Opting for an electric heat-pump hybrid water heater can add up to significant cost and energy savings plus curb your greenhouse gas emissions.
Dory Larsen | January 2, 2021
Electric Hybrid Heat Pump Water Heaters: The Gift That Keeps On Giving
This Christmas, Santa brought me an energy efficient electric hybrid heat pump water heater. I’m not sure how it fits on the sleigh, but I’m so thankful I’m in hot water with Santa! All kidding aside, our house was built in 1999 and the water heater was original to the house (hot water heaters typically don’t last 20 years) so we were on borrowed time. We started researching options and needless to say, learned quite a bit has changed in terms of energy efficiency with these appliances. Typically, the water heater is the second greatest source of energy consumption in our homes (behind cooling and heating).
Energy Efficient Appliances Really Save Money
Our old water heater consumed an average 5,000 kilowatt hours (kWh) annually. We pay about $.12 per kWh of electricity so that means we were paying about $600 per year to run our water heater. Over the 17 years we’ve lived here we’ve spent over $10,000 on hot water. Yikes! Our new Bradford White water heater is an electric heat-pump hybrid. The technology works like a refrigerator in reverse. It pulls hot air in (thereby heating the water some with ambient air) and pumps cold air out.
So in the summer, our garage will be about 10 degrees cooler AND it only uses about 958 kWh per year. That means we will be spending about $115 per year to run our new water heater. We paid $2,300 for the new unit and installation by our plumber. If we had replaced our old water heater with a typical 50-gallon conventional water heater it would cost about $1,000 for the unit and installation.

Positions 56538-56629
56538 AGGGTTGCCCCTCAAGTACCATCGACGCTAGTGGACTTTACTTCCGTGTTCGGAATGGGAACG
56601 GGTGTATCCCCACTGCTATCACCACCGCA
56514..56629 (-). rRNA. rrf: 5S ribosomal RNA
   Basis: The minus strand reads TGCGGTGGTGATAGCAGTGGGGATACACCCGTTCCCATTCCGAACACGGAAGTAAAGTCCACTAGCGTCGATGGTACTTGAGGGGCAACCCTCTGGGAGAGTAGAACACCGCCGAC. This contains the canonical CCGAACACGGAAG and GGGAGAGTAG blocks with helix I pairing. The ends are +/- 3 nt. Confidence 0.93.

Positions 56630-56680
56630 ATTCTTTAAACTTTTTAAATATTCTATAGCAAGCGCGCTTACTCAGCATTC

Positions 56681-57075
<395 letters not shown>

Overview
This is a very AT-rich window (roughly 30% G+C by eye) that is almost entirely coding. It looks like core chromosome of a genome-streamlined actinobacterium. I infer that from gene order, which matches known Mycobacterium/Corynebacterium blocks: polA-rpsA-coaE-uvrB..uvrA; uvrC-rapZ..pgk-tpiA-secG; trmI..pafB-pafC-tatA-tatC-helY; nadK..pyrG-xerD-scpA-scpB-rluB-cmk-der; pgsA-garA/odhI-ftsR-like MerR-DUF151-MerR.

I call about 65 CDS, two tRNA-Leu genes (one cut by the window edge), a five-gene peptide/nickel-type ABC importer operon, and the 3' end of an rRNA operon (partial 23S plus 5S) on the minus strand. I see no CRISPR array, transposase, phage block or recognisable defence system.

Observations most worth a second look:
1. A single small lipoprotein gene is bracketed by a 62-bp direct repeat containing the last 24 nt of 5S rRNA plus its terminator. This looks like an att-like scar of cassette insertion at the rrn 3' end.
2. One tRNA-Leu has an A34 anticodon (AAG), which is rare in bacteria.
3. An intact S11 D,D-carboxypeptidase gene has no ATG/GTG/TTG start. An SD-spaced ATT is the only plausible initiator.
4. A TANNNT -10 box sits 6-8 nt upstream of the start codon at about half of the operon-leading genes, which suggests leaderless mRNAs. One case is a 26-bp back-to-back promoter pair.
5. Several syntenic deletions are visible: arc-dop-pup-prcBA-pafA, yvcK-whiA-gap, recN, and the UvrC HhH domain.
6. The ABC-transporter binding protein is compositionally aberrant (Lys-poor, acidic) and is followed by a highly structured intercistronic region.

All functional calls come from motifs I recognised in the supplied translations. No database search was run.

Additionally, there is a $300 one-time Federal Tax Credit because it’s an Energy Star appliance. These credits are designed to encourage the purchase of energy-efficient appliances that reduce the demand for electricity, reduce the cost to run, and reduce greenhouse gas emissions. The electricity cost savings of about $500 per year means that even though the new heat pump is $1,000 more expensive upfront (compared to a conventional heat pump) we estimate the higher cost will be recouped by year three, if not sooner. From then on, it’s just money in the bank. Plus, far fewer electrons being used each year which means fewer greenhouse gases being emitted.
Why Don’t We All Install Energy Efficient Appliances?
When our plumber was installing the new unit I asked him why more people aren’t installing these. We had just had a super dorky conversation about saving money and energy –he’s very passionate about his work– and he said “I guess, people just don’t know about it.” So I decided to share my news!
My favorite holiday movie is Elf and I’m reminded of Will Ferrell’s gleeful expression “the best way to spread Christmas cheer is singing loud for all to hear.” Think of me like a jubilant Buddy the Elf (minus the singing) and getting super excited about saving money and watts.
Wishing everyone a Happy Healthy New Year and if you are in the market, consider ringing it in with a new energy efficient water heater!
Originally published SACE | Southern Alliance for Clean Energy: Source